Wednesday, February 26, 2014

The Romance of Signing Contracts

I love signing contracts (when I sign them).  Yesterday, when I returned from a pastor's conference, I signed four.  Four in one day.  Might be my new record.

I signed up with a New York publisher for a new book.  I signed two other contracts granting permission to have nearly a dozen of my essays published in two magazines.  And I signed another contract (electronic pen online . . . with that tiny little hand) granting permission for a journal to publish a poem.

I'd love to say that I love the smell of fresh ink in the morning, but there's very little ink used in contracts anymore.  Contracts now days are essentially long rambling documents, written in legal jargon (which I have finally learned to interpret), and the writer signs the whole shebang at the end in illegible script.

In my office at home I have a filing cabinet, one drawer nearly filled to the brim with writing contracts.  These things mound up as the years go by.  I rarely have need to pull them out . . . but sometimes questions arise around issues of second rights, or foreign rights, or even such mundane matters as the number of author copies to be shipped at the time of publication.  Sometimes I pull out an old contract to check royalty percentages or the scale of the percentage built around sales figures.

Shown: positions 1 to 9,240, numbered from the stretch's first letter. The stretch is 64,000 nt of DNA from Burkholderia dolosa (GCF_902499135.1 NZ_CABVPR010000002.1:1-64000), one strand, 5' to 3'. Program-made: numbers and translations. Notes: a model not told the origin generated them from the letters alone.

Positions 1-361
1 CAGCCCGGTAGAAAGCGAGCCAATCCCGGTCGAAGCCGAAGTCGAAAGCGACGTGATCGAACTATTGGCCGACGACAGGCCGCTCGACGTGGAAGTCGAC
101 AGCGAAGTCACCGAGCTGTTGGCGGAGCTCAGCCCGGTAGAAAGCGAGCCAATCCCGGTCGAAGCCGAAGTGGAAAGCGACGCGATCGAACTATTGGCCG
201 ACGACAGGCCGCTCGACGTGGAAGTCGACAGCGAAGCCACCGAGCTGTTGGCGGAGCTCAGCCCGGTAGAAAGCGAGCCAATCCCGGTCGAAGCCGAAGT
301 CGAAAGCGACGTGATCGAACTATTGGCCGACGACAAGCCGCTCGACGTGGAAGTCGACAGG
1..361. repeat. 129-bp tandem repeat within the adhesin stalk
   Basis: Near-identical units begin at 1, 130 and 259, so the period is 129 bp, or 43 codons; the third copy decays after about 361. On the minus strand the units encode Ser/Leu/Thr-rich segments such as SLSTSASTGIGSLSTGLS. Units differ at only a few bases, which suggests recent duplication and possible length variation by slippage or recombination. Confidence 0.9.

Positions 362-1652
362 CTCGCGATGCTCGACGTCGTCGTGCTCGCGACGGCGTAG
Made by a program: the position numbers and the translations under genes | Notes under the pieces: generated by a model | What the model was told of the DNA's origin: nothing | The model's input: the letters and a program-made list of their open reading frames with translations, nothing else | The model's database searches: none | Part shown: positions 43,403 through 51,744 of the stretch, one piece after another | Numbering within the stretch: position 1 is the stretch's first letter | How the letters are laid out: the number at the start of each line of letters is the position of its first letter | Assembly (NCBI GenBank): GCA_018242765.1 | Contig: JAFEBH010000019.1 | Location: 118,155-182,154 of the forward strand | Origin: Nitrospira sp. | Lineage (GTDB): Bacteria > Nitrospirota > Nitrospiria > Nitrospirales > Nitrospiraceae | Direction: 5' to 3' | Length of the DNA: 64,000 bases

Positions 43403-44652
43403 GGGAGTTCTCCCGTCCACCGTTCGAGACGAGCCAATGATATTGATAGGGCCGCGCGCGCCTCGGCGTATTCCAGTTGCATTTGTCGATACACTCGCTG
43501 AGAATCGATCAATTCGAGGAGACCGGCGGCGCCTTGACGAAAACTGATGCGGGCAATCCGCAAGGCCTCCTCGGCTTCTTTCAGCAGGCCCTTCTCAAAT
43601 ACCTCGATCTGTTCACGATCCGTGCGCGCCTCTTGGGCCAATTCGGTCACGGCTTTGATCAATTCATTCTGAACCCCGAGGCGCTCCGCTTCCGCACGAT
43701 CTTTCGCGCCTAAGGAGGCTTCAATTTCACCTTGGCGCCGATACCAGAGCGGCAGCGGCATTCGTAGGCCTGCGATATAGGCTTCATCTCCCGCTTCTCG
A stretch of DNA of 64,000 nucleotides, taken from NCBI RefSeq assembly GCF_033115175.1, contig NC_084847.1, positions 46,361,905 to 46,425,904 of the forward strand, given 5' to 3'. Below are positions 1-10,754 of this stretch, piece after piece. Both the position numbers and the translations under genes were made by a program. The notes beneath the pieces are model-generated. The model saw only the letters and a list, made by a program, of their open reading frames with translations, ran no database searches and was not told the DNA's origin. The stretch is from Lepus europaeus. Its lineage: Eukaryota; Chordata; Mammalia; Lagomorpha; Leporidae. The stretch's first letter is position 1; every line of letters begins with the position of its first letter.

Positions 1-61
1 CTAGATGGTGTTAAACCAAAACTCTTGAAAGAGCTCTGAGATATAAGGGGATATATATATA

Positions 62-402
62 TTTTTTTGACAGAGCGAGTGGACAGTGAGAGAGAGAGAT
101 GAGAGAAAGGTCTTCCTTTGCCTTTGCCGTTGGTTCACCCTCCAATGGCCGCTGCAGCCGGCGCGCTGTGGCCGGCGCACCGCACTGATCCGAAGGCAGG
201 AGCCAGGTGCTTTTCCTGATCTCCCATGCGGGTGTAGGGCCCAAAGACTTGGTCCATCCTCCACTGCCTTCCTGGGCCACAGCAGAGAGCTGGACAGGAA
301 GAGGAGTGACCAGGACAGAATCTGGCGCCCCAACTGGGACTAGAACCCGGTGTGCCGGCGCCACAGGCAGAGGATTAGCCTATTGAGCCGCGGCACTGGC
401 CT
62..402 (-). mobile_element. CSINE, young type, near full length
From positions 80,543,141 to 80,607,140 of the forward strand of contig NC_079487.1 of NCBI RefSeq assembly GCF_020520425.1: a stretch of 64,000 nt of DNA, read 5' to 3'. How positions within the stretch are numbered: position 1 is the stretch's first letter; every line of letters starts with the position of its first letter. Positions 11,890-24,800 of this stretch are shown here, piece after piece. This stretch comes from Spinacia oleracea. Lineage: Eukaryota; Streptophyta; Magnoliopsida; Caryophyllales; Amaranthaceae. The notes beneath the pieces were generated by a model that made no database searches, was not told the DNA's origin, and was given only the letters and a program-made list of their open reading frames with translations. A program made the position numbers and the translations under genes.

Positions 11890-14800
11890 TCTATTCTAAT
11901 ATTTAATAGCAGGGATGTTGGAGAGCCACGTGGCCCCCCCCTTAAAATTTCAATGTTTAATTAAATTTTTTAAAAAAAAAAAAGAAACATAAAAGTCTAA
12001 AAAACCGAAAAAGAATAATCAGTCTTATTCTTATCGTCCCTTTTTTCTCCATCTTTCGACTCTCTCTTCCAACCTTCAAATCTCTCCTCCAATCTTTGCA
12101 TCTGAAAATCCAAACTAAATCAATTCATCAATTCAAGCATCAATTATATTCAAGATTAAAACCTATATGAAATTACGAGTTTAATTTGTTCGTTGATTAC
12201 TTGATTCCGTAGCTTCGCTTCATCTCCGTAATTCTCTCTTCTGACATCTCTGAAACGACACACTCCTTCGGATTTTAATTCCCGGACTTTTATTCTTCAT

Often, when writers talk about these matters, folks believe that we are discussing enormous sums of money. In actuality, most contracts I sign are for $0 net, and even with books the sums discussed are mere pennies.  Still, contracts look impressive . . . especially when they are piled high in a filing cabinet drawer and my wife sees them and the stack causes her to become romantic and she yells at me for not having dinner ready.  Fifteen page contracts can have this effect upon women, and I always make sure my wife is sitting next to me on the couch when I sign them.  It's my way of telling her that I have value, that I am worthy of her ten minutes of attention each week.

Of course, she always wants to know, "How much are you gettin' to write this?"

My answer is usually, "Nothing.  It's just the honor of being married to a guy who can write a decent love poem."

This is where she walks away and sticks her nose in the freezer, searching for a creme sickle. 

I just sign the lines.

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